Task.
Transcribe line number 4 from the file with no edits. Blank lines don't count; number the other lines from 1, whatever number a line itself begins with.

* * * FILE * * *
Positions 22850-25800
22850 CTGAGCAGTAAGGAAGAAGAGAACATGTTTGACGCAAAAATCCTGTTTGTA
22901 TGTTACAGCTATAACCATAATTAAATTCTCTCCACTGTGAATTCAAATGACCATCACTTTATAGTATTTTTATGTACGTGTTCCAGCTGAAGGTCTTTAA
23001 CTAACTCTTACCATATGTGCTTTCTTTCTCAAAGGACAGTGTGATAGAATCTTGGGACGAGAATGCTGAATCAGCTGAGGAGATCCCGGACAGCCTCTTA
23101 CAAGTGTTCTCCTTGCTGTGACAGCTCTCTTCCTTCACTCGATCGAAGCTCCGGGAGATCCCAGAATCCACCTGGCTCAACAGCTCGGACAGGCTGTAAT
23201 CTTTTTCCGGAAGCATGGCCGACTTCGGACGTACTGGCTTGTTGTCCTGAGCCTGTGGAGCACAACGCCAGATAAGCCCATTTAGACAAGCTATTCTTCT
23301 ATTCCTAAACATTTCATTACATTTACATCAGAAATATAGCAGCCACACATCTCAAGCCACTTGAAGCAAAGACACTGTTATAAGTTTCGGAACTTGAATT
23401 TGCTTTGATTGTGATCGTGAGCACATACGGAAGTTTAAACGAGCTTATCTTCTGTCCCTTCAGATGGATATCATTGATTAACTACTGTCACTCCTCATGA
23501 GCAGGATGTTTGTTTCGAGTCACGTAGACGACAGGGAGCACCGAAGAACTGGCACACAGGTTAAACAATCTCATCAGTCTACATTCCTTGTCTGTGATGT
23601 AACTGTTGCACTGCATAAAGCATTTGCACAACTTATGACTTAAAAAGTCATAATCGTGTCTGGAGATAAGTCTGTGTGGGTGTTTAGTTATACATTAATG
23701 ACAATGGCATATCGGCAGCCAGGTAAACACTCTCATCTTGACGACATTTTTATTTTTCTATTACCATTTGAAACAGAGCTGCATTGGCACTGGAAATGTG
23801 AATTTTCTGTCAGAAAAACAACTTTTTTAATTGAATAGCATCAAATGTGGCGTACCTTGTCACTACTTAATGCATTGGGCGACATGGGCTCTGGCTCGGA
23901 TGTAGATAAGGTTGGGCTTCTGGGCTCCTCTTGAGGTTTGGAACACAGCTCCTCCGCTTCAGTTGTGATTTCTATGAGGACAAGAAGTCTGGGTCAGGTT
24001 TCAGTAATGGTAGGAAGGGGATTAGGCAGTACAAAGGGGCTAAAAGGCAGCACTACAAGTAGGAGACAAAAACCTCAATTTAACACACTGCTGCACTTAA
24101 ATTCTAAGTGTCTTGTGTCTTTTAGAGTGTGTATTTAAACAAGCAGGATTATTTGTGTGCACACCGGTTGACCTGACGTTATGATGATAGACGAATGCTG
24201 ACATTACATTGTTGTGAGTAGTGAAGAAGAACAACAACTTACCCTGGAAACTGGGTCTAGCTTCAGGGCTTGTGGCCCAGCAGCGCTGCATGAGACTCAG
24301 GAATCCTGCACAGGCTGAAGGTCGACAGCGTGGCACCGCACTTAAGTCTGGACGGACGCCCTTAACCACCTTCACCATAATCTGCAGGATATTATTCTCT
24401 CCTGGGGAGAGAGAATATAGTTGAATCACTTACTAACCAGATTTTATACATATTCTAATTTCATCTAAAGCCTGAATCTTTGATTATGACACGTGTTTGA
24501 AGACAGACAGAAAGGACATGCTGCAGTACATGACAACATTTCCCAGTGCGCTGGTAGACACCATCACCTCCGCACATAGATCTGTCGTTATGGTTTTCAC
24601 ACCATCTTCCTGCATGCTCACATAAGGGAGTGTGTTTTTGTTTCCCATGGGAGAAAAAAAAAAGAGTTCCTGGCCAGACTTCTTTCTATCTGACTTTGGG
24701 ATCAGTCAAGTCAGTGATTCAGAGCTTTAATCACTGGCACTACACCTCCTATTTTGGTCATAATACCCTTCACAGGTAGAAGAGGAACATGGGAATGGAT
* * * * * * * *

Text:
23001 CTAACTCTTACCATATGTGCTTTCTTTCTCAAAGGACAGTGTGATAGAATCTTGGGACGAGAATGCTGAATCAGCTGAGGAGATCCCGGACAGCCTCTTA